The significance attributed to segmentation comes from a variety of sources. For one thing, aesthetic reasons play a role here. Serial structures are formed by figures translated onto themselves through shifting, thereby representing a special form of symmetry. This regularity, referred to as “translational symmetry,” has since antiquity formed a key aesthetic criterion, evidently having an appeal of its own, as confirmed by numerous examples in art and architecture (Figure 1.2) (Schramke 2017). The frequent use of anatomical terms such as ribs, legs, wings, or bodies in architecture even allows one to speculate that in addition to mathematical proportions,
FIGURE 1.2 Aesthetics of seriality in nature and culture. Whale skeleton in a gothic church building (German Oceanographic Museum, Stralsund).
knowledge of human and animal anatomies can be seen as a point of departure for forms of symmetry in artifacts. This certainly also applies for seriality in plants and animals, at least when they are not too long and comprise too many repeated elements. Mobius (1908, 36) used the examples of earthworms and millipedes, and wrote in his Asthetik der Tierwelt (Aesthetics of the Animal World): “Most (symmetrical animals) are comprised of sections, metameres, or segments in the direction of their longitudinal axis, from anterior to posterior. A large number of metameres is not pleasing. You see nothing new and become fatigued and bored.” Nevertheless, the aesthetic perspective on seriality also directly refers to its function, since the repetition of structural elements as a construction principle includes technical and economic aspects in addition to all questions of proportion and symmetry (see Riedl 1975). Finally, the observed structural repetition in segmentation represents an intellectual challenge. This concerns in particular the questions as to the evolutionary emergence and significance of segments. According to a popular view, segmentation forms a key characteristic that enabled and advanced the great evolutionary success of arthropods, annelids, and chordates. Thus, the arthropods—with more than one million species—are by far the most species-rich and biodiverse animal group; and the vertebrates include the human being, a species capable of reflecting on such problems.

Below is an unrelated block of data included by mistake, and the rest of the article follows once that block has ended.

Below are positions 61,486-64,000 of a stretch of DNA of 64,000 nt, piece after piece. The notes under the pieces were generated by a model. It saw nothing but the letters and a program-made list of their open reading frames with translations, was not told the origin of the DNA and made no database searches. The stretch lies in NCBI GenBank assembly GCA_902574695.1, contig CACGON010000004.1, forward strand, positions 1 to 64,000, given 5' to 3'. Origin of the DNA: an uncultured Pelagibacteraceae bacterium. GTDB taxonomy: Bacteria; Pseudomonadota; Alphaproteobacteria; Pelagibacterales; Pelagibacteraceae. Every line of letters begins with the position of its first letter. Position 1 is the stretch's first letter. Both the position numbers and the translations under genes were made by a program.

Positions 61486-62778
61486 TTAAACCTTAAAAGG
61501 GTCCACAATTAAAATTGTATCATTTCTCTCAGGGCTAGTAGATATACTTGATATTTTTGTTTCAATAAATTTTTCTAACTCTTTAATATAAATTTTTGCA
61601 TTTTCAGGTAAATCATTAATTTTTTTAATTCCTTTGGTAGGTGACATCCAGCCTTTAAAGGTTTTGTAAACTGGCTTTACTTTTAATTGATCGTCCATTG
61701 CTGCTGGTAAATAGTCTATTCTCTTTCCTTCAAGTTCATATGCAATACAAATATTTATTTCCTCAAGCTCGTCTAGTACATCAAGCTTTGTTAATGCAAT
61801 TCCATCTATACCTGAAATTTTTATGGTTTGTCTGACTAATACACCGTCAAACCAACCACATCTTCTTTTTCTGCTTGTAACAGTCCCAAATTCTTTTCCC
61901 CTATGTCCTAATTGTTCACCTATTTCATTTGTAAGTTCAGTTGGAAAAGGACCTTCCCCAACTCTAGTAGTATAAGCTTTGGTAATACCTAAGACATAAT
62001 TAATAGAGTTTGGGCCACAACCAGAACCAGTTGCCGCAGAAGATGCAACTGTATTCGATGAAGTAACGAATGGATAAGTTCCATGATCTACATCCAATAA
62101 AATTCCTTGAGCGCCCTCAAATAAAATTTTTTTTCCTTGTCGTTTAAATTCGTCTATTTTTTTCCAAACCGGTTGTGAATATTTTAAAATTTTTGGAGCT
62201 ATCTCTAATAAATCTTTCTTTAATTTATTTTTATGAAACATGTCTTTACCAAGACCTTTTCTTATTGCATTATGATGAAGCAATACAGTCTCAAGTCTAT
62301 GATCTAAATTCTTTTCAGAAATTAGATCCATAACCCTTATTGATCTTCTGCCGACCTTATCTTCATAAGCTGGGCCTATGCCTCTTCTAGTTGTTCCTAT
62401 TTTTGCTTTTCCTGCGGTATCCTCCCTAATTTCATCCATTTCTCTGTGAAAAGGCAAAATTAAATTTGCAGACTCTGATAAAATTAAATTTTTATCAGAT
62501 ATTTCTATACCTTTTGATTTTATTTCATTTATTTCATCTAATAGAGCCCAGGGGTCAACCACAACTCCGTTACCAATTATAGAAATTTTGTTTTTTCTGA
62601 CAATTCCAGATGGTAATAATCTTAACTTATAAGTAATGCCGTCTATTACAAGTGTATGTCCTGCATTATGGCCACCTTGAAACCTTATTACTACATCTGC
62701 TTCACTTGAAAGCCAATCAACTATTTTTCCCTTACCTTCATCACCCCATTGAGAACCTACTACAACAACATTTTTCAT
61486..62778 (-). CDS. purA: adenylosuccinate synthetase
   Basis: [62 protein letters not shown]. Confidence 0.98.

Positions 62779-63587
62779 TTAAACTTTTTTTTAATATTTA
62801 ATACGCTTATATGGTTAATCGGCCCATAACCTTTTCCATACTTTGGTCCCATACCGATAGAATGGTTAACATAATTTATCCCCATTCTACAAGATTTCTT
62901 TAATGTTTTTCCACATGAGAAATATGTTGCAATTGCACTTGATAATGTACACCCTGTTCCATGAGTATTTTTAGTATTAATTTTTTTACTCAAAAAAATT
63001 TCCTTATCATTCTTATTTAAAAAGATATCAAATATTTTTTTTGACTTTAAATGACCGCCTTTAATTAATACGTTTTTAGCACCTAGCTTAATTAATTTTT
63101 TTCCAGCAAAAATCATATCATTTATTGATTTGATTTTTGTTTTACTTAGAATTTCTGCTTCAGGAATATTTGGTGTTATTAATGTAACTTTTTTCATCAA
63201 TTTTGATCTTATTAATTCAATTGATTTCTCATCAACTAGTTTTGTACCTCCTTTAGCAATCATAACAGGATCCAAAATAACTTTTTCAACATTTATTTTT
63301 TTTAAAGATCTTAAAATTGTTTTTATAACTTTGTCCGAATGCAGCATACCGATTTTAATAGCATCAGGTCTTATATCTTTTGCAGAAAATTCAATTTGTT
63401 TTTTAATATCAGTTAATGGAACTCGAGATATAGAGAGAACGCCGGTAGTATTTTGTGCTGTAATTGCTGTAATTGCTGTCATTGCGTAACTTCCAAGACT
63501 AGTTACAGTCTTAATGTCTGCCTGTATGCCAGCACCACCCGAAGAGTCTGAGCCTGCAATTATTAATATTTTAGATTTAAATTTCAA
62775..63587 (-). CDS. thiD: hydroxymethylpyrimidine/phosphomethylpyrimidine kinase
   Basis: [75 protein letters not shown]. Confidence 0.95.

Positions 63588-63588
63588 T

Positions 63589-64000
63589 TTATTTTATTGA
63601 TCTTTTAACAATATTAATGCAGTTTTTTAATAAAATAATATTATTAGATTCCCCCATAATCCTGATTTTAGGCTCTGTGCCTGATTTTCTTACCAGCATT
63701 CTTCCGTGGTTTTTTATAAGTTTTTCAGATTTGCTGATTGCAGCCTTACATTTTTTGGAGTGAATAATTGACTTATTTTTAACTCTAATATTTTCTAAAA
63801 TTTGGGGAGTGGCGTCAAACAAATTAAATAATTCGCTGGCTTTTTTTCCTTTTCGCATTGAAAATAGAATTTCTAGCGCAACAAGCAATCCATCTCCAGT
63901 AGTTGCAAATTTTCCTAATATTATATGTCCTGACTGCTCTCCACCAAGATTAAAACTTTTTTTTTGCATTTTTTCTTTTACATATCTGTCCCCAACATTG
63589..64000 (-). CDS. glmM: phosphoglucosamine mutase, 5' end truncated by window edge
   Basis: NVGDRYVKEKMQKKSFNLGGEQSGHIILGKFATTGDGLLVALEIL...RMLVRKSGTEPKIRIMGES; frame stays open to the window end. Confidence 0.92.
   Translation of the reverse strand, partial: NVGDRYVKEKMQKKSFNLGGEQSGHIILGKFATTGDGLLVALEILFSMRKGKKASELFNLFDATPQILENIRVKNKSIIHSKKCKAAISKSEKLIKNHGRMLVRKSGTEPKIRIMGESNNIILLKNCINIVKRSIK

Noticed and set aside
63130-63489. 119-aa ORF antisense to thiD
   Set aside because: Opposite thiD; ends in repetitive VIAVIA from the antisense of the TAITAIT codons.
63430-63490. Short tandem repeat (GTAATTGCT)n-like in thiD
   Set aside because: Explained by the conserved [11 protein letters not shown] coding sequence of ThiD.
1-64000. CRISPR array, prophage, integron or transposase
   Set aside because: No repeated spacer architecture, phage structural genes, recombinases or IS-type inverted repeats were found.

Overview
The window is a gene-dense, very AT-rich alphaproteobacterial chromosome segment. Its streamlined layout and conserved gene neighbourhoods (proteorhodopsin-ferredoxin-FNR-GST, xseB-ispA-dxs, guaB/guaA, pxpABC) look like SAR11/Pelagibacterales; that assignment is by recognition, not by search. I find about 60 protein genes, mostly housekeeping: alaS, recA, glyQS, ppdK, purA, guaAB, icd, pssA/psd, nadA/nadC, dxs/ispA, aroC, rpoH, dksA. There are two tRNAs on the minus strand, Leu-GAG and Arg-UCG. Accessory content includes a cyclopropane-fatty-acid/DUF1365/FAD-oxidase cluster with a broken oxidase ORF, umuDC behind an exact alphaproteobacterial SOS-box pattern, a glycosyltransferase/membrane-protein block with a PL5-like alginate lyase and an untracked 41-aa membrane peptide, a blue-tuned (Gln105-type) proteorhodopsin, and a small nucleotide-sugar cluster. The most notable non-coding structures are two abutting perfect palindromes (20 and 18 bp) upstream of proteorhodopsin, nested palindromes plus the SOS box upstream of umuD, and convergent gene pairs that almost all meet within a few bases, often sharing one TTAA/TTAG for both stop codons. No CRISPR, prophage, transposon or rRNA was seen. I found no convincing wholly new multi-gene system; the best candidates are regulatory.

The scientific literature on segments and segmentation is correspondingly vast (e.g., see reviews by Budd 2001; Scholtz 2002; Minelli and Fusco 2004; Tautz 2004; Seaver 2003; Deutsch 2004; Chipman 2008; Hannibal and Patel 2013; Altenburger 2016). From the problem of defining a segment to the ontogenetic and evolutionary emergence of segments, and finally to the role of segmentation for the evolutionary success of individual groups of animals, all aspects are being discussed, sometimes in a very heated, controversial manner. There is a particularly intense debate whether the segments of annelids, arthropods, and chordates are homologous and, therefore, if their last common ancestor was already segmented (e.g., Balavoine and Adoutte 2003).
This chapter discusses whether segmentation and segments are biologically meaningful concepts in order to understand the ontogenetic and evolutionary genesis and the modifications of repeated structures along the body axis, or if the term “segment” should instead be deconstructed and replaced by an emphasis on the concept of series and seriality of individual structures and processes.